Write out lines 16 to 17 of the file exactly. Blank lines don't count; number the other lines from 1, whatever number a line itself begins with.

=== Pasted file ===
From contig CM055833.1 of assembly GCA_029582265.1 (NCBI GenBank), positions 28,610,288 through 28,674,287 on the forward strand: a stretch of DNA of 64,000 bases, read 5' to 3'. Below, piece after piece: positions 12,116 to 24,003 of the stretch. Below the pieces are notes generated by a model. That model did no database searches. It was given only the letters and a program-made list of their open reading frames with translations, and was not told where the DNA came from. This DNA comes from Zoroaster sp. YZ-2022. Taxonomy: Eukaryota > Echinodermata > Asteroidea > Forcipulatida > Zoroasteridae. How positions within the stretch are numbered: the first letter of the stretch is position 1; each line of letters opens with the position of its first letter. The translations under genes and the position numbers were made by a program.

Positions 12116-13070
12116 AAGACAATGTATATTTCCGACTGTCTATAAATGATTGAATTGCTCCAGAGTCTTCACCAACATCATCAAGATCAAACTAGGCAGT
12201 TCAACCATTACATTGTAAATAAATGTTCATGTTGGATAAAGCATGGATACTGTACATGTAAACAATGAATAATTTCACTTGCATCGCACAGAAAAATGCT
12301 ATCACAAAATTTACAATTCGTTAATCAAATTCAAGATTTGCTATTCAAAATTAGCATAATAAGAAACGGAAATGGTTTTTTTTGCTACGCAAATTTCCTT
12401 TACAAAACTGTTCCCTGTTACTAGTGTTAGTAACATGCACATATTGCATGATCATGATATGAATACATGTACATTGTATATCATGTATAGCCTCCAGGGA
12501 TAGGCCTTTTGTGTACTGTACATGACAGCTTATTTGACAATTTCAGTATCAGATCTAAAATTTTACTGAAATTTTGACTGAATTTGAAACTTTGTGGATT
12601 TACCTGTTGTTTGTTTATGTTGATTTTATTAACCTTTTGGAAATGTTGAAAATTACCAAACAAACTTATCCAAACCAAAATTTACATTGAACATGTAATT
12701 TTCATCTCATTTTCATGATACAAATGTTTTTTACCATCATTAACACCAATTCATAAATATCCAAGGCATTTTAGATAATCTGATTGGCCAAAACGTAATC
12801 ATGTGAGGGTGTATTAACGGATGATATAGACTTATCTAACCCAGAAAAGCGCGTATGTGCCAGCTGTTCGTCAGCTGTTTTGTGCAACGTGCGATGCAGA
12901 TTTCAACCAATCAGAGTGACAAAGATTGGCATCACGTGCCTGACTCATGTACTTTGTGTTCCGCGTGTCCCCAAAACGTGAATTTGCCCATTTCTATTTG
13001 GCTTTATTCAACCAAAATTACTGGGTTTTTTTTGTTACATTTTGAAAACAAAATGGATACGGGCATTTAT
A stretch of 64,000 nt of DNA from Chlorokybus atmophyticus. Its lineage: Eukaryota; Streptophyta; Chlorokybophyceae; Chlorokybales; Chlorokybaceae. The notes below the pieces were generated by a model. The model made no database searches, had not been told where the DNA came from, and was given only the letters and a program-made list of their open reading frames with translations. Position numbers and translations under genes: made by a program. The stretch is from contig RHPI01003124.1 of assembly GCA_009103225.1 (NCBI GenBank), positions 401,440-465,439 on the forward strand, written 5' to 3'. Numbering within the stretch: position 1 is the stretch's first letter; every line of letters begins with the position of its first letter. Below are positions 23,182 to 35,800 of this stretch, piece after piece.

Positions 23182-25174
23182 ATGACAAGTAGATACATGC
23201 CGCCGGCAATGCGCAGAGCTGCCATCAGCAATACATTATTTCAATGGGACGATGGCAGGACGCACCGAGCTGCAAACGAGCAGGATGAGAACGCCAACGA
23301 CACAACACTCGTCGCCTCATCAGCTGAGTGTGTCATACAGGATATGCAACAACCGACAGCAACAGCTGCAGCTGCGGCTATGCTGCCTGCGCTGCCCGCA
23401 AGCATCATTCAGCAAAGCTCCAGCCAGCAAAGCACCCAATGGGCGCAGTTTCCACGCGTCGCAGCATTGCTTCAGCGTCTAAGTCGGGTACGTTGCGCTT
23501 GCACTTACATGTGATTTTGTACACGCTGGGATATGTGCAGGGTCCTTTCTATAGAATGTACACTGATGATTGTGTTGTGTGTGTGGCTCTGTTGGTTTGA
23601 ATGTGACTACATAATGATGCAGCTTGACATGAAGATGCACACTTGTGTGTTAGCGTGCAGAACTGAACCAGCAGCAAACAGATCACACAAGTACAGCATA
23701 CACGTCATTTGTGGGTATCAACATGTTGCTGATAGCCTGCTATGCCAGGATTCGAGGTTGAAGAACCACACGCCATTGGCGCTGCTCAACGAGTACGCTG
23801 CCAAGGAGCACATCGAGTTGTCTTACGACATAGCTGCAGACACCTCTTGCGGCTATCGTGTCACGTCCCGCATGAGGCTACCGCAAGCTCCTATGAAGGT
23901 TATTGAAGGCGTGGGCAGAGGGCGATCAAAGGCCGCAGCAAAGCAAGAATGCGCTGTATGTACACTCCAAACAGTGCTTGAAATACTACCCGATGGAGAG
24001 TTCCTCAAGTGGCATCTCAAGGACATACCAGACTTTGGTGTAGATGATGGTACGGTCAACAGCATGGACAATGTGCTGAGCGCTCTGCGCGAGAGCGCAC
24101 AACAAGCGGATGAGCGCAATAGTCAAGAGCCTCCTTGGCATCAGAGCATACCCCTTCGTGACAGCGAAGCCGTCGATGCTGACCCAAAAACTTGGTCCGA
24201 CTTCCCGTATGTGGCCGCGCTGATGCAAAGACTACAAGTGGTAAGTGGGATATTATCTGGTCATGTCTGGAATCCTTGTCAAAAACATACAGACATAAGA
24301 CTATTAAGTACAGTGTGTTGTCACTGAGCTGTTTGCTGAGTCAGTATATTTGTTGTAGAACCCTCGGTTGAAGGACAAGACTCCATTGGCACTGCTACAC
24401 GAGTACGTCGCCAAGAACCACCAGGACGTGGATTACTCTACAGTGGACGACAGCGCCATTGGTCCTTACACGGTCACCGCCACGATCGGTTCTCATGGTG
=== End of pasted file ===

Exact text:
23201 CGCCGGCAATGCGCAGAGCTGCCATCAGCAATACATTATTTCAATGGGACGATGGCAGGACGCACCGAGCTGCAAACGAGCAGGATGAGAACGCCAACGA
23301 CACAACACTCGTCGCCTCATCAGCTGAGTGTGTCATACAGGATATGCAACAACCGACAGCAACAGCTGCAGCTGCGGCTATGCTGCCTGCGCTGCCCGCA